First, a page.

This article is the final article of a series and is excerpted from my book entitled Mortgage Foreclosure and Loan Collection: A Practical Guide for Lenders which is now available at Amazon.com. Here, we discuss Florida’s show cause procedure as a means of expediting mortgage foreclosure cases and therefore reducing cost.
On average, a Florida foreclosure can take nearly two years from service of process to final judgment. Lenders have little option but to suffer the costs of this delay in the form of depreciating value of the property, vandalism, accruing property taxes and assessments, and increased legal fees. To help reduce delay, a lender might consider using Florida Statutes Section 702.10. The legislature apparently recognized the need to address unnecessary delays in foreclosure cases back in 1993 when it enacted this statute, the intent of which was to minimize delay by providing for an expedited process and also a procedure to remove a mortgagor’s economic incentives for delaying the case.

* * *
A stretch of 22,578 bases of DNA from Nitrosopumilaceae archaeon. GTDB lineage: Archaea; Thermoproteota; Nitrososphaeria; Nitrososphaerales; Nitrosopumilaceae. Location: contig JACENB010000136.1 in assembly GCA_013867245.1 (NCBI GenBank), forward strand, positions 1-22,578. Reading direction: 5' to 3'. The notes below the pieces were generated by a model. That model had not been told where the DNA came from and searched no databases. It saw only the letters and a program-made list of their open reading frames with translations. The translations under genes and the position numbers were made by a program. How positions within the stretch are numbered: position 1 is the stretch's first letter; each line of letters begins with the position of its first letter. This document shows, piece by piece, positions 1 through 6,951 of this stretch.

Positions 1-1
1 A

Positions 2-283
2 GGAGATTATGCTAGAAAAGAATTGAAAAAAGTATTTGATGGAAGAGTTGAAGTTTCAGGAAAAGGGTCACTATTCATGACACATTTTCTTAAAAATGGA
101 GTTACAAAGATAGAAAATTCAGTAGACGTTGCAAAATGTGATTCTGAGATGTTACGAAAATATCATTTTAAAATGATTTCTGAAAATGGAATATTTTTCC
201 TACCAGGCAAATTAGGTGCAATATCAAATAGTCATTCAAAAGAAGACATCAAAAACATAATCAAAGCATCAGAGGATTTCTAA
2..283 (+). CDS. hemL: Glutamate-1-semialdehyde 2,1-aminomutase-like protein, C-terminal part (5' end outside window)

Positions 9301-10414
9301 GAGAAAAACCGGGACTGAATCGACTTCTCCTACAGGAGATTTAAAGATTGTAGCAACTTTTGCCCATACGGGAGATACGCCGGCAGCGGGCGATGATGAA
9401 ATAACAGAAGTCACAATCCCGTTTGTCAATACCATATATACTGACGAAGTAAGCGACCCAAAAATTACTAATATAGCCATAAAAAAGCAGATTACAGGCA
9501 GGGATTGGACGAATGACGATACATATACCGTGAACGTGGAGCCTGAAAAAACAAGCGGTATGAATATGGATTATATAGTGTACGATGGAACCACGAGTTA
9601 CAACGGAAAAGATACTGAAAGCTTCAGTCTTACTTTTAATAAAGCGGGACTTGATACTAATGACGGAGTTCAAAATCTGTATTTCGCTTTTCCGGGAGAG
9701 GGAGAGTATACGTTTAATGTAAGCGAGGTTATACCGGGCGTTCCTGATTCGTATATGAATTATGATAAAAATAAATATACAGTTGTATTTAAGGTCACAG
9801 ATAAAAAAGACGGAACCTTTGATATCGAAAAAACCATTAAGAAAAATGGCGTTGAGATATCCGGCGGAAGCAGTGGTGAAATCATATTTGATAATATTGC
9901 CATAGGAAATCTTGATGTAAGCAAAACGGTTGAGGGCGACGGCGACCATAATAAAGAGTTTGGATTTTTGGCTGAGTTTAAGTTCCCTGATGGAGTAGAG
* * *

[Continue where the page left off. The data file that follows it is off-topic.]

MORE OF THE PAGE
The first part of the statute allows a foreclosing mortgagee, in either residential or commercial cases, to expedite the foreclosure through a “show cause” procedure. Upon filing a verified (or sworn) complaint, the mortgagee can apply to the court for entry of an order directing the defendant mortgagor to appear and show cause why the final foreclosure judgment should not be entered. If the defendant either fails to appear or appears but cannot raise issues that might constitute valid defenses, the court can enter a foreclosure judgment at that time. In theory, then, it is possible for a foreclosure judgment to be obtained in very little time since the hearing can be held relatively quickly in a case. In practice, the disadvantage is that it is not too difficult for a defendant to raise sufficient issues to prevent the entry of a foreclosure judgment at the show cause hearing. In that event, the case would proceed as any other foreclosure and without the benefit of the expedited process. The procedure is best used in cases with few defendants and particularly cases where defendants are likely not to appear and defend.
The second part of the statute gives creditors the opportunity to obtain a court order directing the mortgagor to make the loan payments during the foreclosure suit or give up possession of the premises if it cannot do so. There are surprisingly few Florida cases that have interpreted the statute. However, in a 2011 case, the court upheld two trial court orders requiring the mortgagor to make monthly payments totaling in excess of $70,000 during the foreclosure proceedings. Obviously, that can create significant leverage on a mortgagor not to delay a case!
Overall, Florida Statute 702.10 can present a means by which a lender can expedite its mortgage foreclosure and save money on legal fees and costs in the process.